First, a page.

Final Maryland House & Garden Tour in Charles County

May 8, 2013
Manor of Truman Place

Manor of Truman Place

Offer Inside Look At 1812 Historic Homes and Caleb W. Jones Skipjack  Eight Properties on Tour Featured Saturday, May 18

The final tour on the statewide Maryland House and Garden Pilgrimage (MHGP) of historic homes and gardens takes place in Charles County on Saturday, May 18th. There are eight properties on display, many of them with fascinating War of 1812 history. Profits from this tour go to Historic Oldfields Chapel, Hughesville. The Caleb W. Jones Skipjack will be docked in Benedict. One of only a handful of operating Skipjacks in the world, local historians will be on hand to discuss the life of watermen on the Bay and 1812 history. Another outstanding attraction is the Manor of Truman’s Place in Waldorf with its War of 1812 history. A catered bus tour is a unique option offered by the Charles County Garden Club ( Lunch ($15) will be offered at Oldfields Episcopal Church, Hughesville with advance reservations. The 10 am -5 pm tour is $30 in advance and $35 on the day of the tour with tickets available in each of the homes on tour. Ticket’s and information at or 410-821-6933.

The Skipjack boat restoration was underwritten by Michael Sullivan and the boat will be docked in Benedict, the site of the War of 1812 landing by British troops in 1814 on their way to Washington to burn the Capital and White House. The Manor of Truman’s Place boasts lovely stained glass windows. It is a late-Federal design, two and one-half story, gable-roofed brick house with a two-story kitchen-service wing. The original dwelling, built between 1759 and 1782, was of Flemish-bond brick construction. There is a rear sunken garden with koi pond and gazebo.

The bus tour will pick up passengers in La Plata for a daylong visit to all eight stops on the tour. Advance reservations are needed for the $70 bus tour included the bus, tour tickets, lunch and snacks ( or call Betty Levering at 301-934-8487

The annual spring tours are a central component of the MHGP’s efforts to cultivate awareness of Maryland’s rich architectural and cultural heritage, from historic to contemporary settings. Each year, proceeds from the tour support designated preservation projects in each host community. To date, the Pilgrimage has raised well over $1 million dollars for the preservation and restoration of architecturally significant properties throughout the State of Maryland while entertaining and informing many thousands of tour-goers.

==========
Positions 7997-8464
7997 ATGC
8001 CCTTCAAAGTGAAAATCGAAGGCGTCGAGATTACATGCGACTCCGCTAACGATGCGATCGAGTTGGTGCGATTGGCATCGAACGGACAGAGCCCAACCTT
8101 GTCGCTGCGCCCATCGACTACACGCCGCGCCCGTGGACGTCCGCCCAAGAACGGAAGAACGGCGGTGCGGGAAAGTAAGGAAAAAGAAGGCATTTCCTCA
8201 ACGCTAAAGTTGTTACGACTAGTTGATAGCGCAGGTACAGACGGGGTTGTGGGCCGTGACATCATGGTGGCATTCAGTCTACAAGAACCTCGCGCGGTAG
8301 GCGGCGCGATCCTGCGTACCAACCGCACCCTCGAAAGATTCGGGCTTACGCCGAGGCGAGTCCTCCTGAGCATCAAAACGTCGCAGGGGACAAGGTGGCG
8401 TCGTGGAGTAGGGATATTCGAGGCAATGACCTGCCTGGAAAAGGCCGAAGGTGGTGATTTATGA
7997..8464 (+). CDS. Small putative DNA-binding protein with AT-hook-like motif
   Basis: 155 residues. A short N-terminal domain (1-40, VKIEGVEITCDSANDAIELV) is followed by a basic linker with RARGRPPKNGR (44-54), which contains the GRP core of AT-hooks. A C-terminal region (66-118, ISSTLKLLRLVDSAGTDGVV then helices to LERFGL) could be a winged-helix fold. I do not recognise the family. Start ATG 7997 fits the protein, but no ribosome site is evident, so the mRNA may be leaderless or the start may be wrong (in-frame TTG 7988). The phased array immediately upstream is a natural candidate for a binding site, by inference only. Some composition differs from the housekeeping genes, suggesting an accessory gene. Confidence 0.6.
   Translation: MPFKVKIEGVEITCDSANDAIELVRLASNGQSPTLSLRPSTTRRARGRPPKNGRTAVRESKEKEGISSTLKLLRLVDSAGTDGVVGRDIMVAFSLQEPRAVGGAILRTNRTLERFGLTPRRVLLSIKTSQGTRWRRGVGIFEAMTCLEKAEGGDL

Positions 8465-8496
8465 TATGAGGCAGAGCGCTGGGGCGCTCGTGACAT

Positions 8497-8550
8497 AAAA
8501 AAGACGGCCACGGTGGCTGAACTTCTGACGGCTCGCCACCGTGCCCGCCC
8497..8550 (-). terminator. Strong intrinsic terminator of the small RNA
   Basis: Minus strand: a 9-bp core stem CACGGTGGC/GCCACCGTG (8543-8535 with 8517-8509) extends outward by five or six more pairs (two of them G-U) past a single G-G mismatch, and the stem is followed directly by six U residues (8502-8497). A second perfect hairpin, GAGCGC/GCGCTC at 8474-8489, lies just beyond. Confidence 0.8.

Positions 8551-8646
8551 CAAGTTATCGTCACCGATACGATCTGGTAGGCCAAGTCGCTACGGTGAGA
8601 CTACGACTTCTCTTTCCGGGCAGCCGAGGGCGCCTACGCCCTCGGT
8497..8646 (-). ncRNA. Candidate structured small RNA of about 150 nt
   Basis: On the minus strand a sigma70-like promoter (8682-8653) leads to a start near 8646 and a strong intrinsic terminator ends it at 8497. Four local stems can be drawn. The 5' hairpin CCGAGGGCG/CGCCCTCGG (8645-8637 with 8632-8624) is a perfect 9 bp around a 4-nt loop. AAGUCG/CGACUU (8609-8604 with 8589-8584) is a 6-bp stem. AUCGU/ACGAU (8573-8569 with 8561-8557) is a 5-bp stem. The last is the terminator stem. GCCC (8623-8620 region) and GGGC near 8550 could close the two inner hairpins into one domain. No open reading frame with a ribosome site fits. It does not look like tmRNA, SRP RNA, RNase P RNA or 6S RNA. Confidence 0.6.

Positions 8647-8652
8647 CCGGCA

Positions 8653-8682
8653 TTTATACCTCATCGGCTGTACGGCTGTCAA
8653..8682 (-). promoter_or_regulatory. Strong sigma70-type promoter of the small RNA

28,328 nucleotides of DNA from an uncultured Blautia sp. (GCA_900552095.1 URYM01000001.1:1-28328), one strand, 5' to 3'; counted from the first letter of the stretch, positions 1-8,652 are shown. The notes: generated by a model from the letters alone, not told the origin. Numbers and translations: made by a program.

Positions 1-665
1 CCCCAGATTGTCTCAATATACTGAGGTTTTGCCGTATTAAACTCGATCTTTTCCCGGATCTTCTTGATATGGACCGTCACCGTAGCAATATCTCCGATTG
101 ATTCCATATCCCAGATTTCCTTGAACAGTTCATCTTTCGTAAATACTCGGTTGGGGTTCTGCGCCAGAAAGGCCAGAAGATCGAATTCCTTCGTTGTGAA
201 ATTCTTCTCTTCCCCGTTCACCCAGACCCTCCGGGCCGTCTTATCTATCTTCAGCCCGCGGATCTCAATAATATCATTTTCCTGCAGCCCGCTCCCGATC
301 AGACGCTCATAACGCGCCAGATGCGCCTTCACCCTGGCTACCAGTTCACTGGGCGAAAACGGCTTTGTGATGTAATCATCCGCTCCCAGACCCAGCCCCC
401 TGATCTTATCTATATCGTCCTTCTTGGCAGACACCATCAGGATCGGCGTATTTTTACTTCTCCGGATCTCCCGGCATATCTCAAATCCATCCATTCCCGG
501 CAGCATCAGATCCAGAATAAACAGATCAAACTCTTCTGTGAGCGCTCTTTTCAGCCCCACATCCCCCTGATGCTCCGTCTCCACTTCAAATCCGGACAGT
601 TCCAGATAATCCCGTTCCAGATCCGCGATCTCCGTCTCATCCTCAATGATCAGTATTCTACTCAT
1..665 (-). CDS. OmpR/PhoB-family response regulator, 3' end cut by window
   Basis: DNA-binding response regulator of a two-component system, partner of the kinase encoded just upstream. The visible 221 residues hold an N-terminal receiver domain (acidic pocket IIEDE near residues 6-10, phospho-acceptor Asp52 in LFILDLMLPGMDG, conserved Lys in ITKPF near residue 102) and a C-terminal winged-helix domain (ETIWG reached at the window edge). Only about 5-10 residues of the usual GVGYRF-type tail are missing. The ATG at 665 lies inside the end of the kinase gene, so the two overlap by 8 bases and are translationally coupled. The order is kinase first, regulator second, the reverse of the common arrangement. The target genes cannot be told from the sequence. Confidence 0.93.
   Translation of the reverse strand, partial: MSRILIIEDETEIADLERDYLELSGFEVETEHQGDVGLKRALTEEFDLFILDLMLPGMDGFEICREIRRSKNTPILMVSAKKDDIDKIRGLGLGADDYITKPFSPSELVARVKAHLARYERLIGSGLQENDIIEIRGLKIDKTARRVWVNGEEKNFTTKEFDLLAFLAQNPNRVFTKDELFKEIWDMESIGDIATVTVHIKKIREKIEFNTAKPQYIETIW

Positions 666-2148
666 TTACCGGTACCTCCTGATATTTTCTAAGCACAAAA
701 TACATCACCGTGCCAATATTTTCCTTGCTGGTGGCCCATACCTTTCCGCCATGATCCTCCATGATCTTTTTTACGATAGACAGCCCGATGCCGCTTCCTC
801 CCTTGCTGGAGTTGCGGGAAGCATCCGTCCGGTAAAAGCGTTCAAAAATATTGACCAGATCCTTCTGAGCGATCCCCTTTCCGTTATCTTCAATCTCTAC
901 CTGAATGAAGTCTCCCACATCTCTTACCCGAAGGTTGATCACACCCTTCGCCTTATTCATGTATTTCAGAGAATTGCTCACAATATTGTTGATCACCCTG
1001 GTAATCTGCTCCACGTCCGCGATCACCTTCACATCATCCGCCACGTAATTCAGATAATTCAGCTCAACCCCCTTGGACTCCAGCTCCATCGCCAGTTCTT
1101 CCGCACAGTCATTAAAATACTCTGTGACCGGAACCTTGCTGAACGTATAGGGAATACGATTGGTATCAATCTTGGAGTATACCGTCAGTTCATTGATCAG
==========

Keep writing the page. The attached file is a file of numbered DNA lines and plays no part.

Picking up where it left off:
“In this 76th year, we are proud to present so many unique and vastly different types of properties,” said Diane Savage, Chairman, Maryland House and Garden Pilgrimage. “Guests of the tours will see a historic Skipjack at dock in Benedict as well as beautiful stained glass windows in Oldfields Chapel designed by renowned artists Rowan and Irene LeCompte who also created windows in the National Cathedral in Washington.”

The annual Maryland House & Garden Pilgrimage (MHGP) is being held this spring over five weekends from Saturday, April 20, through Saturday, May 18. A Maryland tradition for 76 years, the Pilgrimage offers visitors the opportunity to explore some of Maryland’s most fascinating and noteworthy properties. The 2013 tour includes about 50 private homes, gardens, farms, churches and historic sites, including a docked Skipjack, across six areas in Maryland. They are Anne Arundel County-Annapolis: Wardour (Saturday, April 20); Queen Anne’s County (Saturday, April 27); Baltimore City: Guilford (Sunday, April 28); Somerset and Worcester Counties (Saturday, May 4) and concluding in Charles County (Saturday, May 18).

Maryland House and Garden Pilgrimage (MHGP), a nonprofit organization, is dedicated to the preservation and restoration of architecturally significant properties in the State of Maryland. The Pilgrimage has remained constant with this purpose since its formation in 1937. It is the only statewide house and garden tour organization and the oldest tour in the State of Maryland, raising and distributing well over $1 million dollars in its 76-year history to support preservation projects in each host community.

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